Henry claimed that this newfound information discredited the ever-popular belief that Earhart and Noonan crashed into the Pacific and were never discovered. He also alleged that, instead, the aviators were captured by the Japanese and held as prisoners in Saipan, which he would go on to demonstrate throughout the film.

To bring validity to the photo in question, forensic analysts Doug Carner and Kent Gibson were called upon for examination. They concluded that the picture was genuine, with no alterations, and that the images in question were “very likely” to be Earhart and Noonan.

During the broadcast, news footage was recalled, and eyewitnesses and their relatives were interviewed in regard to sightings of, and information concerning, Earhart. Medic Bilimon Amaron recounted his story, in a 1983 interview, of assisting “two Americans” on a ship in Jaluit. He also described the man’s injuries, which were identical to wounds Noonan was said to have reported after the crash.

In a seeming confirmation of the crash, Nina Paxton, an RN from Ashland, Kentucky, reportedly sent multiple letters to the office of Naval Intelligence after hearing, on her shortwave radio, communications from Earhart saying that she and Noonan were near Mili Atoll, and that Noonan had been injured and the two couldn’t remain there long. It was also claimed that records indicate Morse code transmissions from Earhart continued for up to three days after the disappearance, directing help to the Marshall Islands.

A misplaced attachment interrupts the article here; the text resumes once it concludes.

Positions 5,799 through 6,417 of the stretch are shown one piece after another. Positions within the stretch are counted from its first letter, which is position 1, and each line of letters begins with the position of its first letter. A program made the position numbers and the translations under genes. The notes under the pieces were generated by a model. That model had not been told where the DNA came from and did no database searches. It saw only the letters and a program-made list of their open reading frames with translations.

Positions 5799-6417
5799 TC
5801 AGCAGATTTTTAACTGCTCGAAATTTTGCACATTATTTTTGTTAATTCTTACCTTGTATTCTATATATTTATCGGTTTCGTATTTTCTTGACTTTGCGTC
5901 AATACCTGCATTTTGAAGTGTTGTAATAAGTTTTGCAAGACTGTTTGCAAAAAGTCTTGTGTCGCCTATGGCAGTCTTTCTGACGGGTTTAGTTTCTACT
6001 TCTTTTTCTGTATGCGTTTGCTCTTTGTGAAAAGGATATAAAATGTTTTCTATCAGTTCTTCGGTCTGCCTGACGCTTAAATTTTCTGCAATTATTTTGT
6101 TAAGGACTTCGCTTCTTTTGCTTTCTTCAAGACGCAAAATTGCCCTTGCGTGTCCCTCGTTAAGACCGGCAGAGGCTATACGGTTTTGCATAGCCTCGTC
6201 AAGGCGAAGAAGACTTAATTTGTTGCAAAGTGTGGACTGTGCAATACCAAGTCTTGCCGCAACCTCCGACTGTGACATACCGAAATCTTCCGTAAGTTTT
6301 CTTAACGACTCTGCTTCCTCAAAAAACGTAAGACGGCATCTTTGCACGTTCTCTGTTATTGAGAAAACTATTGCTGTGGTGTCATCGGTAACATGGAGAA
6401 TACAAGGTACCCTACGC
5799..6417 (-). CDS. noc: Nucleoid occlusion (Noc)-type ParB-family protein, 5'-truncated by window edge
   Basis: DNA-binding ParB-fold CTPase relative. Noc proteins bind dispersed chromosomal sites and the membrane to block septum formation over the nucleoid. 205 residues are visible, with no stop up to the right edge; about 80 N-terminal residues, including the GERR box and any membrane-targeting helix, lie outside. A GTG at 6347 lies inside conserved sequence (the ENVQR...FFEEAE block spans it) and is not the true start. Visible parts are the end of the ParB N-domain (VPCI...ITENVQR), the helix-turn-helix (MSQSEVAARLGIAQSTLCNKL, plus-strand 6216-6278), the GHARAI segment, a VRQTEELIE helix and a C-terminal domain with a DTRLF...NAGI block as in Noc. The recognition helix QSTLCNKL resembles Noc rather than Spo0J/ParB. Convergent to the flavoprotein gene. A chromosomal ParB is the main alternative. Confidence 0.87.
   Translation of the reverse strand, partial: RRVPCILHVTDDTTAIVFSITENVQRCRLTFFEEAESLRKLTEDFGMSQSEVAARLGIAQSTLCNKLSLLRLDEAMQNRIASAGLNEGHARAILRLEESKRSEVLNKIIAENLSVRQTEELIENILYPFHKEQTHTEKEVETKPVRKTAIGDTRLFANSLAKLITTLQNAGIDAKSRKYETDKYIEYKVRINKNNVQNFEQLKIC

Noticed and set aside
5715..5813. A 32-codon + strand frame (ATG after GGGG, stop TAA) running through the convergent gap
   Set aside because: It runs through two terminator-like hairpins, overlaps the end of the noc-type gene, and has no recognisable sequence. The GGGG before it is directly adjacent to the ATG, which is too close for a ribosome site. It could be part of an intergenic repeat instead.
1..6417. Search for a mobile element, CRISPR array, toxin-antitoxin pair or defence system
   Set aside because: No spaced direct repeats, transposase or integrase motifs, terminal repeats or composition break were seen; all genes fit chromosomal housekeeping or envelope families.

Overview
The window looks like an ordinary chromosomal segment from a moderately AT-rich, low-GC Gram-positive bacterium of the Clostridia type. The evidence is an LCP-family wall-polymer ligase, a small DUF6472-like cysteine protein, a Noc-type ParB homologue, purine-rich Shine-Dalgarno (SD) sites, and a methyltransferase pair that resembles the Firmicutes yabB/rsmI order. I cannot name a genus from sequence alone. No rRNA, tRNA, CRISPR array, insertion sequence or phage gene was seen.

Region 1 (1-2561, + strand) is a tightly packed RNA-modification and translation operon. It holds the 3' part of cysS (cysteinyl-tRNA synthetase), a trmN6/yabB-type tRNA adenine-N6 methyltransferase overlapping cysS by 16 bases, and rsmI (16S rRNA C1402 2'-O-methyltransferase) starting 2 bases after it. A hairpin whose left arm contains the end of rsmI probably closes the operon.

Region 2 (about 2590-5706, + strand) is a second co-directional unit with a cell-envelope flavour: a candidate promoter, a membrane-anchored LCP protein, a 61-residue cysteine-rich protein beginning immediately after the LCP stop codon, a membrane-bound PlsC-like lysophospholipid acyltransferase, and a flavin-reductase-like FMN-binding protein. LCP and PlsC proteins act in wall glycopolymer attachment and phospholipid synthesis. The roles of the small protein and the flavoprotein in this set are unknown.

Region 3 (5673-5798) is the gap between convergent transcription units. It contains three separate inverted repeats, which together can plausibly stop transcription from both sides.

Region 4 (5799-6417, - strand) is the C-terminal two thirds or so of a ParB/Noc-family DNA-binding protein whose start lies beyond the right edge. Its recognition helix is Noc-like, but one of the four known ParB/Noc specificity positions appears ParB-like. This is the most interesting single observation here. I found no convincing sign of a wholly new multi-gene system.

Disturbingly, if accurate, this information would challenge the integrity of the last officially reported contact from Earhart that showed the plane still in the air. Even more disturbing would be the documentary’s claims of the U.S. government’s knowledge of the duo’s location, stating that on July 30, 1937, the very day the U.S. Navy publicly declared Amelia Earhart and  Fred Noonan to be lost at sea, the State Department sent a letter to England’s U.S. ambassador reporting, “Evidence, which to many sources seems positive, indicates that Amelia Earhart (Mrs. Putnam) was on land the two nights following her disappearance.”